Twitter has only been a publicly traded company for a couple of months, but it has had the eye of the market for a long time. Even before initial public offering plans began to solidify, Twitter was brought up as a natural accessory in conversations about the social media industry and online advertising.
Shares of Twitter are up 63.27 percent since opening day, but the valuation does appear to be overinflated, and a number of analysts have offered a negative opinion of the stock for the short term. For example, Wells Fargo analysts cited data showing that only about half of Twitter’s monthly active users actually tweet, while the other half just use the microblogging site for reading. Those more passive users are much less valuable to advertisers, as they’re less likely to retweet companies’ tweets or follow company accounts.
Morgan Stanley hit Twitter with the downgrade stick earlier in December, cutting its rating on the stock from Market Perform to Underperform with a price target in a range between $36 and $39. Echoing the concerns of other analysts with a bearish outlook on the stock, analyst Peter Stabler cited high valuation, overinflated investor expectations, and underlying risks as reasons for the downgrade.
2. Tesla Motors (NASDAQ:TSLA)
Tesla stock has taken investors on an insane ride this year. Shares have climbed more than 361 percent over the past 52-week period, and although the company’s valuation does look somewhat stretched, many investors are still very bullish. Like Google, Tesla benefits from the dual positives of increased business performance and an aesthetic appeal that is good for popularity.
For many, the real moment of truth for Tesla will come when the company releases a true mass-market car. Tesla could be on track to produce such a vehicle by 2015.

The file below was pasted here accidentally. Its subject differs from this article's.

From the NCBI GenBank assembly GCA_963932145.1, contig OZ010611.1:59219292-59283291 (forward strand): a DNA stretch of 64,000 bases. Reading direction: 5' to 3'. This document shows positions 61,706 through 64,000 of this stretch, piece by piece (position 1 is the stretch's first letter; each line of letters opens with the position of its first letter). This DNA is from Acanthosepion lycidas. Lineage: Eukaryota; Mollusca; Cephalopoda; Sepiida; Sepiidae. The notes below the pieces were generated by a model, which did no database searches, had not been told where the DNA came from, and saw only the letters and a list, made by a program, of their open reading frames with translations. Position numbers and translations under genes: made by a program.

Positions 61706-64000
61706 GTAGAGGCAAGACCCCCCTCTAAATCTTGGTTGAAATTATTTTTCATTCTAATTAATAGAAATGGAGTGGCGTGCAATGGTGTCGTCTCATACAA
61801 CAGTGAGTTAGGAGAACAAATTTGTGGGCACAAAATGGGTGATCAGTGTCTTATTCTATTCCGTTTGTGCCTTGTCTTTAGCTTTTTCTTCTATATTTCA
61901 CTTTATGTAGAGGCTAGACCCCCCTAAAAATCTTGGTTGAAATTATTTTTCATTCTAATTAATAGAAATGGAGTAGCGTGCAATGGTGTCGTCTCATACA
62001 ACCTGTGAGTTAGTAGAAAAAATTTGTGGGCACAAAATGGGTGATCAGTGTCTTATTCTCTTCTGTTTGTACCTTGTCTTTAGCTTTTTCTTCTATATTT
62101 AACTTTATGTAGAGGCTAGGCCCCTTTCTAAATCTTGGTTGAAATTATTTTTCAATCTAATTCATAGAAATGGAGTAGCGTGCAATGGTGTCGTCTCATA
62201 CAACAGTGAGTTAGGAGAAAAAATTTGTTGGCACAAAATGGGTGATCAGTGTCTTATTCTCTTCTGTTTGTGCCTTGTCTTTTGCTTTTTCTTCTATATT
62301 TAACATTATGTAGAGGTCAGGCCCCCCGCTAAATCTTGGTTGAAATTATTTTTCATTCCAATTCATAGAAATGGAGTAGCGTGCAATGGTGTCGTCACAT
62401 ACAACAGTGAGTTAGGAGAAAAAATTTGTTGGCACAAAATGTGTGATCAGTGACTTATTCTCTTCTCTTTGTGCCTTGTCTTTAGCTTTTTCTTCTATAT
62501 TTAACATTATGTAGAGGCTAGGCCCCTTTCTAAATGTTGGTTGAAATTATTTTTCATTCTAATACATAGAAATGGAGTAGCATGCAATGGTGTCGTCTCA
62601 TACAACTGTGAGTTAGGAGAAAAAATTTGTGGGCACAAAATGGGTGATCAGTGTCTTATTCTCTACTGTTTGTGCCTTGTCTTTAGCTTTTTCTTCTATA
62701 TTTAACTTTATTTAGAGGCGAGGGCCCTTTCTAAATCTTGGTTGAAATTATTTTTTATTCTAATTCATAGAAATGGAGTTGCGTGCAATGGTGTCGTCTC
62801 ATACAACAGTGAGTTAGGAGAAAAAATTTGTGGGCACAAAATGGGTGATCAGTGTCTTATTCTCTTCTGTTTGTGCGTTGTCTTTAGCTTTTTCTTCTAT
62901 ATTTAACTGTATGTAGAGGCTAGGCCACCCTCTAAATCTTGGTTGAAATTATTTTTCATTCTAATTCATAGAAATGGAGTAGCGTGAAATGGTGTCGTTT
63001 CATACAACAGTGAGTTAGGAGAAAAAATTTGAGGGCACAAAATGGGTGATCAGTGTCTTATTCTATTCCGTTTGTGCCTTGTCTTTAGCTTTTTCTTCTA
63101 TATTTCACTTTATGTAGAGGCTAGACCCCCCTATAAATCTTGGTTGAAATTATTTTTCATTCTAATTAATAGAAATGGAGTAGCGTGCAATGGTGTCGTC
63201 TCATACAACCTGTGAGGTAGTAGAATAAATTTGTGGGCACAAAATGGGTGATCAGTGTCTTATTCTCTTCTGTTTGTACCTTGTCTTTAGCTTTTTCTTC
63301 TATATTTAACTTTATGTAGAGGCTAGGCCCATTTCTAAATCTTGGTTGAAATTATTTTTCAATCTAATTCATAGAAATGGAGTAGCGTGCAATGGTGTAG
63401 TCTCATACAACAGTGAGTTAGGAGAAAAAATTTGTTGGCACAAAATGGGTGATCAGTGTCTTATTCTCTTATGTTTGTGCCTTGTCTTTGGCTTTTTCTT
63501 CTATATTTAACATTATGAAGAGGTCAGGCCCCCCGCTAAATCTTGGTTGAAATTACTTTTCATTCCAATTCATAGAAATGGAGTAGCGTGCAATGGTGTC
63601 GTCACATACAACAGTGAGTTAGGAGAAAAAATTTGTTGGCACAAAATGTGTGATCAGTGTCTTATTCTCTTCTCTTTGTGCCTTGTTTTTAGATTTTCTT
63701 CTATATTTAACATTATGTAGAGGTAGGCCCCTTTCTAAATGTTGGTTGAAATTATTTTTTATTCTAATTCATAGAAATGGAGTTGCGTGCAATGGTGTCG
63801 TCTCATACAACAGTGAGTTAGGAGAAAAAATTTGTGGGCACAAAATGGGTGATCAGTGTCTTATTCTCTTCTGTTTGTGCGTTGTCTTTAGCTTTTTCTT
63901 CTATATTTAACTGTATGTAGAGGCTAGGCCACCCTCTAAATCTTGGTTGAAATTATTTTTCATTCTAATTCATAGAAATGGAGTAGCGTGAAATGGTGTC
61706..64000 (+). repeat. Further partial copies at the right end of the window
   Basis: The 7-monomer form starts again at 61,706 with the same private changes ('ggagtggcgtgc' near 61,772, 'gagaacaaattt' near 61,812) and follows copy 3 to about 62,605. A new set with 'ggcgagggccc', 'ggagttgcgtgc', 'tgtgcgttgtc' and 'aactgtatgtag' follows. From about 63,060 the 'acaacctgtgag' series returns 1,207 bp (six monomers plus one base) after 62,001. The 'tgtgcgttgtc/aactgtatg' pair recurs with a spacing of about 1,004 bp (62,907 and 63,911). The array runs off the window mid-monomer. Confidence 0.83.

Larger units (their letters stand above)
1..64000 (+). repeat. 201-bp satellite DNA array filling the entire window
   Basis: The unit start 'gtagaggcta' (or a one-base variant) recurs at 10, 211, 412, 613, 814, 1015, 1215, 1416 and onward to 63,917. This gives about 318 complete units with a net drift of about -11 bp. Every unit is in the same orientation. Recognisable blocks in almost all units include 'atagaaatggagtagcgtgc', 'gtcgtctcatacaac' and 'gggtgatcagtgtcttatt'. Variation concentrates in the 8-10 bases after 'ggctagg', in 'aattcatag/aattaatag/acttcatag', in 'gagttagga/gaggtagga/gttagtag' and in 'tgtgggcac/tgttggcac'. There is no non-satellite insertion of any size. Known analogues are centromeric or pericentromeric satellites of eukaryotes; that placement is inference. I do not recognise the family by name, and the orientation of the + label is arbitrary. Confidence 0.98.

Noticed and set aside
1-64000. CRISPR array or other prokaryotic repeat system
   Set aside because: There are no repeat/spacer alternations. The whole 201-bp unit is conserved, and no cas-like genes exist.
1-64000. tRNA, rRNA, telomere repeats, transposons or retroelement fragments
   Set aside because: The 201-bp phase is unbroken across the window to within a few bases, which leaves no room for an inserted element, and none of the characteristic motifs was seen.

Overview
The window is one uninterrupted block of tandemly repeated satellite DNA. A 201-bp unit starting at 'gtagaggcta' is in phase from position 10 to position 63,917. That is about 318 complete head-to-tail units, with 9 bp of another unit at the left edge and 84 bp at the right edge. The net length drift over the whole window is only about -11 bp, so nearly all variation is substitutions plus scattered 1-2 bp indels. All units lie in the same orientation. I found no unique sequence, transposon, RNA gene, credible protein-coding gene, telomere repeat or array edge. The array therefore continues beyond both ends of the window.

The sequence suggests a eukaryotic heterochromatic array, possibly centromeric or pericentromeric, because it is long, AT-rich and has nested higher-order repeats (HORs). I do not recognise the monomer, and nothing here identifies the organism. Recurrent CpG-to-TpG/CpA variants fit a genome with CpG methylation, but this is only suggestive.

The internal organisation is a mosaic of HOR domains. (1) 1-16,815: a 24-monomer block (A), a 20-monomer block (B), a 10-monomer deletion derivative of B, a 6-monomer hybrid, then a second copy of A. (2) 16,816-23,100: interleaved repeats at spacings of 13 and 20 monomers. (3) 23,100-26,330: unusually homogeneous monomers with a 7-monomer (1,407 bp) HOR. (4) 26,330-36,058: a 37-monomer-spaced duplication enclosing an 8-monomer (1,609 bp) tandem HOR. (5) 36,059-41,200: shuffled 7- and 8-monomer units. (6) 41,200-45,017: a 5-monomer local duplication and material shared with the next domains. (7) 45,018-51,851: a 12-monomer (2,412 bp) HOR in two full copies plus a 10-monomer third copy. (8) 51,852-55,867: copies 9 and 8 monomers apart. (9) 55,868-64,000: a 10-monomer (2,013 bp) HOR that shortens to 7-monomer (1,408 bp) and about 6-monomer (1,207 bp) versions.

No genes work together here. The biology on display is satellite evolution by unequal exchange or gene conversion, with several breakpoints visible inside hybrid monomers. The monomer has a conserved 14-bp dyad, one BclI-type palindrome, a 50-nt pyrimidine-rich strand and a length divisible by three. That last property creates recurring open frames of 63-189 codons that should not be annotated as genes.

A couple of Tesla vehicles also caught fire over the course of the year, which made headlines and, for better or worse, helped drive some of the company’s popularity. The vehicle fires — taking place in Seattle, Washington; Merida, Mexico; and near Smyrna, Tennessee — and Tesla CEO Elon Musk’s revelation of further supply constraints during the company’s third-quarter earnings conference call gave investors cause for concern, but shares are still driving forward.
1. Facebook Inc. (NASDAQ:FB)
Facebook was the most popular stock of the year, according to Google trends, and it’s easy to see why. After infamously flopping in the wake of its IPO, shares are up more than 121 percent over the past 52-week period. At least for the time being, the social media company has won the hearts and capital of investors from the institutional to the retail.
Facebook is the largest social network in the world, and its business decisions catch the eye of all its users. Recently, the company announced that it would be rolling out promoted videos, a feature that will allow advertisers to place videos directly into the News Feed. The video content — the rollout of which will be monopolized by Summit Entertainment’s upcoming film Divergent – will play automatically, with audio enabled only if a user clicks or taps on the video.
The reaction to the announcement was immediate, and much of it was negative. Facebook has a dual mandate, commanding service both to users and marketers whose wants and needs are often at odds.